Albums You Probably Haven't Heard Of: Audra - Life in Pieces

Album artwork by Stefan Lawrence Review by Brent Chittenden Have you ever heard an album that wasn’t exactly ahead of its time but more like that it would have been ahead of its time if they had changed just a few things? That, in a nutshell, sums up Audra’s one and only studio album, Life in Pieces. Formed in 1987 in Ann Arbour, Michigan, Audra was, at the time, kind of a weirdo metal band. They definitely weren’t hair metal. They weren’t hard rock like Guns n Roses. They weren’t quite like Pantera. They were just weird and heavy and just slightly off the mark. Life in Pieces was recorded at studio listed only as “The Workshed” (which as far as my research has found, was an actual shed somewhere in Ann Arbour) on Audra’s own record label, listed as Workshed Records. It is the one and only album from Workshed Records (as far as I can tell). If you put the record on, you might think that it sounds a fair amount like Helmet. And you’d be right, it does sound like Helmet, especially the Meantime record. With one notable exception. The accordion. For whatever reason, Audra opens the record with the sound of an accordion playing. Which isn’t bad per say. It’s kind of like when you hear Korn’s “Shoots and Ladders” for the first time, that blast of bagpipes just kind of sets itself apart. And honestly, that’s what the accordion would have done for Audra... if they had left it at one song. But they didn’t. Out of the fifteen tracks on Life in Pieces, fourteen use an accordion. This, in conjunction with really loud guitars and tight drums make for an... interesting (?) listen. The standout track is the first, “Pushcushion”, that starts off with an accordion solo and then launches into a barrage of down-tuned heavy guitar that brings up the best of Helmet (but pre-dating the band by a couple of years). It’s also before the accordion gimmick gets old. The other track to really take note of is the hidden track of Pink Floyd’s “Astronomy Domine” where, for whatever reason, the accordion actually works here.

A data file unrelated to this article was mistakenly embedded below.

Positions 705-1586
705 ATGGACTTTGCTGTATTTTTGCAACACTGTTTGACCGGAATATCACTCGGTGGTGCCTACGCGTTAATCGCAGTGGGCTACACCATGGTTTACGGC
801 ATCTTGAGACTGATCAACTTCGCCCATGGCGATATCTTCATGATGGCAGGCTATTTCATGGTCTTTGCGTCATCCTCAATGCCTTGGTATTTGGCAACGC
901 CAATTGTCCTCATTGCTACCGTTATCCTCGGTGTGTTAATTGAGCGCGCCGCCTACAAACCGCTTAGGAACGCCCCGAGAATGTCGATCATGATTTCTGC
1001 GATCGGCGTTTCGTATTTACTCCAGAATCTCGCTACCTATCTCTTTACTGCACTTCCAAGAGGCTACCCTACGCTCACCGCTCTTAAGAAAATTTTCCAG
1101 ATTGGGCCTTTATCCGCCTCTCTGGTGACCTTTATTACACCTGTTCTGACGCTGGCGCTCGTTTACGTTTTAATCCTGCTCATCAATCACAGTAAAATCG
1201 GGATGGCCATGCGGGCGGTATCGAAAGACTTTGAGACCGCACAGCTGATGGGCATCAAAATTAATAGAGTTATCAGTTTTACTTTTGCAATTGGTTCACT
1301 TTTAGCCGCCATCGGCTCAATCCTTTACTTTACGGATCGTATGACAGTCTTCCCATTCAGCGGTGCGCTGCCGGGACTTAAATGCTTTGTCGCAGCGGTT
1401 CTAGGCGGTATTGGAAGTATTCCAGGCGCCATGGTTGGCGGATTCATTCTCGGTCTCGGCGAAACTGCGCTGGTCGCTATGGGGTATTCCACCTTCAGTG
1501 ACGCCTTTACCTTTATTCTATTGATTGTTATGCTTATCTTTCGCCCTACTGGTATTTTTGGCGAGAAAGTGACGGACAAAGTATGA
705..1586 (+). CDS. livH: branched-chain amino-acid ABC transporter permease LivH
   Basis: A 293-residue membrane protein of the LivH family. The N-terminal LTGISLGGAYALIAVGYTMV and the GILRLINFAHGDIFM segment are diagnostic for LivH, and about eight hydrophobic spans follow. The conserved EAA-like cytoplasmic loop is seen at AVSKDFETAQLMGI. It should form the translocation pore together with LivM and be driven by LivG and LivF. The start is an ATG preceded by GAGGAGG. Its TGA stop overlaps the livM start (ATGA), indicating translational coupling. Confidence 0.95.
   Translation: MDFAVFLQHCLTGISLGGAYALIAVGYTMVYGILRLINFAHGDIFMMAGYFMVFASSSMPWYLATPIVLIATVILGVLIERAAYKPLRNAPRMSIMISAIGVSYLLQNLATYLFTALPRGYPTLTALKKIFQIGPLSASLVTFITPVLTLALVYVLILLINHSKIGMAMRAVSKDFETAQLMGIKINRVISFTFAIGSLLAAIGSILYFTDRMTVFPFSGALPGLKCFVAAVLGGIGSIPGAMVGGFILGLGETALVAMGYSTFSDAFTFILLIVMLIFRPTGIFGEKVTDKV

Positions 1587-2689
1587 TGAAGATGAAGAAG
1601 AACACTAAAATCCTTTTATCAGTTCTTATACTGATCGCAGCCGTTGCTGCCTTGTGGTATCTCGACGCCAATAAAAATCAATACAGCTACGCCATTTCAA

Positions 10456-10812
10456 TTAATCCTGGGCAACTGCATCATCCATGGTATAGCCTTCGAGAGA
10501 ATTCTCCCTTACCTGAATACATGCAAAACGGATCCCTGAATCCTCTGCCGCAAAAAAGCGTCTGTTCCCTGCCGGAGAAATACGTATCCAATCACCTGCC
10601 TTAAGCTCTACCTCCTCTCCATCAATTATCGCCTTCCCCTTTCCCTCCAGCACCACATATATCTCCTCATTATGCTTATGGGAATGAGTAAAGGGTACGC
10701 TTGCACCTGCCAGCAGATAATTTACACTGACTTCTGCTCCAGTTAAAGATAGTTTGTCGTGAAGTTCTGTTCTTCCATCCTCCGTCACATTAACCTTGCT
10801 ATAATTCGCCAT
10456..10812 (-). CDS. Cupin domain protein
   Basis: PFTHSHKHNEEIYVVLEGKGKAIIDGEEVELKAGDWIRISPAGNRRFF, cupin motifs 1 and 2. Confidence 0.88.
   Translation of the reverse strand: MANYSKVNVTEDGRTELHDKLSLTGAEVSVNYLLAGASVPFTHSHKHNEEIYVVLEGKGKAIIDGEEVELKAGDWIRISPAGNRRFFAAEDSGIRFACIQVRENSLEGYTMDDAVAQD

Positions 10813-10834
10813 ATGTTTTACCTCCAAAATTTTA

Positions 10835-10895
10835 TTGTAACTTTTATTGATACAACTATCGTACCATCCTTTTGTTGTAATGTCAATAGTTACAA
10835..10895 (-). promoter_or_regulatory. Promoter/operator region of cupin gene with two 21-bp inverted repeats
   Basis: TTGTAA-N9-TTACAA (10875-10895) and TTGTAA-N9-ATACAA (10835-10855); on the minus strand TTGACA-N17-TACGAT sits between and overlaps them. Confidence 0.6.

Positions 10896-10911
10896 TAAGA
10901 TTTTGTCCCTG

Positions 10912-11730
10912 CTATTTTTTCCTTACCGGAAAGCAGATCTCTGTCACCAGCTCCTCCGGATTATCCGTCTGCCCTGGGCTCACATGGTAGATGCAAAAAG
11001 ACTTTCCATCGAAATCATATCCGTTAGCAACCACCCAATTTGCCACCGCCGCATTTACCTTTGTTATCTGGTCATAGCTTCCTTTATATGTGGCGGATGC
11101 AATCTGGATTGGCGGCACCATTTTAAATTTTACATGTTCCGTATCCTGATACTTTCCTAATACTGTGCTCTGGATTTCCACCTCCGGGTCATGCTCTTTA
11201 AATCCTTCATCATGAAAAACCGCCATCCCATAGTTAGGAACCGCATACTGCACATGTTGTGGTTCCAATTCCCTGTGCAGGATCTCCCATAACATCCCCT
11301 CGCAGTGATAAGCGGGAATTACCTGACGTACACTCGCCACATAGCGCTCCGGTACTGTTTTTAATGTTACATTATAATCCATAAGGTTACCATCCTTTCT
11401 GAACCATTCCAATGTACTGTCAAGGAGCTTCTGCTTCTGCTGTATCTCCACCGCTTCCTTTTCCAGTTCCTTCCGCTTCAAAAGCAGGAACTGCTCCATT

Honestly, this album might have kicked off a new revolution in metal a little bit earlier then we got it if it had not been for the accordion. So, what happened to Audra? To be honest, I’m not really sure. After the release of Life in Pieces, the band seemed to exist for a couple of more years before dissolving somewhere around 1991. Guitarist Jeff Mingus seems to be still playing in a couple of Michigan metal bands. Bass player Chad Carpenter has gone into his namesake profession and works as a carpenter in upstate New York. I couldn’t find anything on drummer Rick Brogan at all. But then we have lead singer/accordion player Jerrod Gripson. While I can’t confirm anything, Jerrod falls off the map right after the band breaks up. BUT, I was able to find a Myspace page that accuses Jerrod of being a serial killer. Apparently, there were a couple of murders around 1991/1992 where the victims were killed by a blunt object that left a weird pattern on the victim’s faces. The Myspace page concludes that the patterns are actually the buttons from an accordion and theorizes that the now missing singer of Audra was the culprit. Now, it is a lot of circumstantial but Jerrod never came forward to dispute this. Weird.

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